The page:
As the New Zealand ‘mission’ in the Solomons is ending, the NZ government is patting itself on the back for its achievements.  NZ, it suggests, is a benign force in the Pacific and the intervention is presented as essentially humanitarian – saving lives and helping the people of the Solomons nation-build.  The article below first appeared in the August-October 2003 of revolution magazine, one of the predecessors of this site; it explains the real reasons for NZ intervention.

New Zealand Foreign Minister Phil Goff and NZ soldiers in Honiara July 31, 2003. Another NZ imperialist intervention courtesy of the Labour Party. Pic: REUTERS/Stringer DG/FA

by Will Shannon

As we go to press, a substantial Australian-New Zealand force is being prepared for intervention in the Solomon Islands.  The NZ government will contribute up to 40 police and 200 troops, while Canberra is mobilising 1200 troops and 300 police.

Both governments are presenting this as a humanitarian-style intervention.  Former Solomons prime minister Manasseh Sogavare, however, has described the planned intervention as a move to recolonise and control the nation (DominionPost, July 10).  There is also anger at Australia’s proposal to put expatriates into government management positions as part of the intervention.

What is behind the planned intervention?

Business interests threatened

Ongoing fighting between rival ethnically-based militias on the main island of Guadalcanal has threatened western business interests in the Solomons.  Companies like Australian-owned Gold Ridge goldmine, which opened in 1998 and generated more than half the Solomon Islands’ GDP, have been forced to shut down.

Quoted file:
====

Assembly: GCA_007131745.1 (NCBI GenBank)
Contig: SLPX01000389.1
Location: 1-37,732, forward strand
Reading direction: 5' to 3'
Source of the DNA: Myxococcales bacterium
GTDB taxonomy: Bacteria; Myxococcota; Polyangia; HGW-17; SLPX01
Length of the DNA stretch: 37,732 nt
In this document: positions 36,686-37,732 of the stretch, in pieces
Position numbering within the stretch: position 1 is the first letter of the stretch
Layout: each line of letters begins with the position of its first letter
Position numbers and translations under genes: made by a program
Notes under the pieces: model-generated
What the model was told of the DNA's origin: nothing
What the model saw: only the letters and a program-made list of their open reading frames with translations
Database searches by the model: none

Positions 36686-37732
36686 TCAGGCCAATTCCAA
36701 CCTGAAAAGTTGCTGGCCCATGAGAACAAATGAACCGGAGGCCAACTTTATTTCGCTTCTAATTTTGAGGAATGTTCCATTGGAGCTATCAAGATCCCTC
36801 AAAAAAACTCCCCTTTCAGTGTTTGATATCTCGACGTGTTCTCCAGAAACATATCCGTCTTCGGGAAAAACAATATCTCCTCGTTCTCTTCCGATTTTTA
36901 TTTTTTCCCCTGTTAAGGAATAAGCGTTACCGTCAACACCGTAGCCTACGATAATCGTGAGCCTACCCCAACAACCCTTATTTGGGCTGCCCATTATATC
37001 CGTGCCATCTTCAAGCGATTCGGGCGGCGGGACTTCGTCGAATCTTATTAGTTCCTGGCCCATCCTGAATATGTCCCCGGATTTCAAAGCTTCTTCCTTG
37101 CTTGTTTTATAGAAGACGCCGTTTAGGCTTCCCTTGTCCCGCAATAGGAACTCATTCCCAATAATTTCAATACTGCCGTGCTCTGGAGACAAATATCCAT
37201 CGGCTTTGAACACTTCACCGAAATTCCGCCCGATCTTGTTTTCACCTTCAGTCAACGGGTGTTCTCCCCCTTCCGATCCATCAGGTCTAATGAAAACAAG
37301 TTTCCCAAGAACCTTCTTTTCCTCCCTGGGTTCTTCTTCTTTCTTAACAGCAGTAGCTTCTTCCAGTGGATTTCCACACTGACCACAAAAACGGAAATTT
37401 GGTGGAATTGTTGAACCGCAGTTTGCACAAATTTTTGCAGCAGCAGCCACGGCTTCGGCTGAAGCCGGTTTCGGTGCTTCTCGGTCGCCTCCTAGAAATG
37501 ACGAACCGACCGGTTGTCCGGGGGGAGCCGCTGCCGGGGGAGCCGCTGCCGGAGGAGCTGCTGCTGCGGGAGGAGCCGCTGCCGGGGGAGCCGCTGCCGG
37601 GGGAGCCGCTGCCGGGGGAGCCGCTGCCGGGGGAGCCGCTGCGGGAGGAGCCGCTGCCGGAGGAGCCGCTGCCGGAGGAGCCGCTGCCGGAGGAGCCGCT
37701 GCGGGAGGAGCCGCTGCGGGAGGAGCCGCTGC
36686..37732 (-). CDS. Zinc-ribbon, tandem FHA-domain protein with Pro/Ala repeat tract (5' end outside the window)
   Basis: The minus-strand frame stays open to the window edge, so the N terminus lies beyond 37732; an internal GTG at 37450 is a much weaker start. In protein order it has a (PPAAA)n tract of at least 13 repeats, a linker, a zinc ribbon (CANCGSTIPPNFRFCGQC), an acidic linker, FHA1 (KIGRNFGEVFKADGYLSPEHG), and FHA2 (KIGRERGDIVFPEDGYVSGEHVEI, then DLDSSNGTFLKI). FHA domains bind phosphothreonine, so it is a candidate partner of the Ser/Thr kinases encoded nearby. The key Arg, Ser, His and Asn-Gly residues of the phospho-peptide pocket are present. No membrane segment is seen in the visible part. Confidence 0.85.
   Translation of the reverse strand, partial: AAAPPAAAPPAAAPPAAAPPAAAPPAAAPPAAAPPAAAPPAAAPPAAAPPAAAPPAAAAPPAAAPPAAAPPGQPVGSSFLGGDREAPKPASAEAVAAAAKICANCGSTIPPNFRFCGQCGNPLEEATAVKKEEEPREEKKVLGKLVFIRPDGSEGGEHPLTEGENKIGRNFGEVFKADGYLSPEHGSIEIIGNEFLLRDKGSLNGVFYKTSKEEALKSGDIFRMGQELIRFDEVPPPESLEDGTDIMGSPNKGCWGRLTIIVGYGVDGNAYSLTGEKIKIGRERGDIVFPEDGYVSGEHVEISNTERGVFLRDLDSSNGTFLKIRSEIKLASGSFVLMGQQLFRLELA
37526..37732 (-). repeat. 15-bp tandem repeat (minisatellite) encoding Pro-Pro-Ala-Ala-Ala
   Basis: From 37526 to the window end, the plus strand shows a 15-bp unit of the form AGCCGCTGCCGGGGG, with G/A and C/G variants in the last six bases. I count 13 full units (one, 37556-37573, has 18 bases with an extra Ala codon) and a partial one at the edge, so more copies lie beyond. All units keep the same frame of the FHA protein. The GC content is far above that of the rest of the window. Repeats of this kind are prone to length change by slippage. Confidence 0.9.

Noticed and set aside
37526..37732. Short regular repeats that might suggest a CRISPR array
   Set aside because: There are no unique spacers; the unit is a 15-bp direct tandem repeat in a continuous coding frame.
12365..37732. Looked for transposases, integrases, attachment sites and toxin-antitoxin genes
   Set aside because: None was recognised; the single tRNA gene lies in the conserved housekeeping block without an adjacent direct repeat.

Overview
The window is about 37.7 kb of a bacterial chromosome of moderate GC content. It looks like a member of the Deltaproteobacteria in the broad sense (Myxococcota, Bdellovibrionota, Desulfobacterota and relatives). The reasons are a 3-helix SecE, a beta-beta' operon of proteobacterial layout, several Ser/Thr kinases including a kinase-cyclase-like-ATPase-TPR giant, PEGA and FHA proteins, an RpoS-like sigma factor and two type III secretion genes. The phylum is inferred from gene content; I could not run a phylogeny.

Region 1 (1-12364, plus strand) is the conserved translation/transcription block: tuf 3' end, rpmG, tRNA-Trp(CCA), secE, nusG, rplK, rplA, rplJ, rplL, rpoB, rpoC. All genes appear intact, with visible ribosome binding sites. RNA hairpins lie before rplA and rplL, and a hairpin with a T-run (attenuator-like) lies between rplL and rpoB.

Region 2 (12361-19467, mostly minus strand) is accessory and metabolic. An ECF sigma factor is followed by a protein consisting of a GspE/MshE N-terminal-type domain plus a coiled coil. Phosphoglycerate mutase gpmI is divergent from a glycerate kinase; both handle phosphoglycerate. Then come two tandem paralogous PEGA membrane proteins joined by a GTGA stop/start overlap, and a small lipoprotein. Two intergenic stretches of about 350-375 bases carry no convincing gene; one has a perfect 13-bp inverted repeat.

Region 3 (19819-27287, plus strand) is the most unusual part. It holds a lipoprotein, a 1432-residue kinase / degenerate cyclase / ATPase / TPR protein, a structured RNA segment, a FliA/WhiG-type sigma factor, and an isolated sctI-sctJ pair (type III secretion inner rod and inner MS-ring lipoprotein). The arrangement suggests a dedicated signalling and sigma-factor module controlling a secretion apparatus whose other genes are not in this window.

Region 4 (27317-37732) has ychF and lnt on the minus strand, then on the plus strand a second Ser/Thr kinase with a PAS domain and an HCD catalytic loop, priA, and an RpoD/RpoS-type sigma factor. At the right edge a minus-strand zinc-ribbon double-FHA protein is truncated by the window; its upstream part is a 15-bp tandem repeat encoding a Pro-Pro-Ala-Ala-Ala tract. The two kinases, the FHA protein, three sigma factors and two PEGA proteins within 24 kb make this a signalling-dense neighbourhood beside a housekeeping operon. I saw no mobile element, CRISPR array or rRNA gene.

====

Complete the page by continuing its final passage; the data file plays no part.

In the words of the Australian Strategic Policy Institute’s report, Our Failing Neighbour, launched on June 10 by Australian foreign minister Alexander Downer, “the collapse of the Solomon Islands is depriving Australia of business and investment opportunities that, though not huge, are potentially valuable.”

That New Zealand and Australia have the formal approval from the leaders of the 16 financially-dependent Pacific Island Forum countries does not legitimise military intervention.  Nor will the expected ‘invitation’ of the Solomon Islands government.

Solomon Islands foreign affairs minister Laurie Chan embraced the decision to send troops, saying “we finally have a chance to feel safe, to get back to normal”.  However, for those Solomon Islanders who make up the majority and do not belong to the wealthy elite that Mr Chan does, normal is not exactly enticing.

Currently, the Solomon Islands has a population of around 450,000 and a gross domestic product of about $NZ650 million.  Yet its per capita GDP, which was a still lowly $NZ1475 in 1997 is now around a mere $NZ975.  While a few local elites prosper at the hands of foreign business, most of the population is forced to struggle to live on subsistence farming.

If the governments in Wellington and Canberra had any genuine humanitarian concerns for the people of the Solomon Islands they could simply hand over to them the technological and infrastructural resources necessary to transform their lives.  Instead, the New Zealand and Australian ruling elites are moving decisively to maintain the existing socio-economic set-up and assert their strategic interests in the Islands.  This will only reinforce the very problems which brought about the armed conflict in the first place.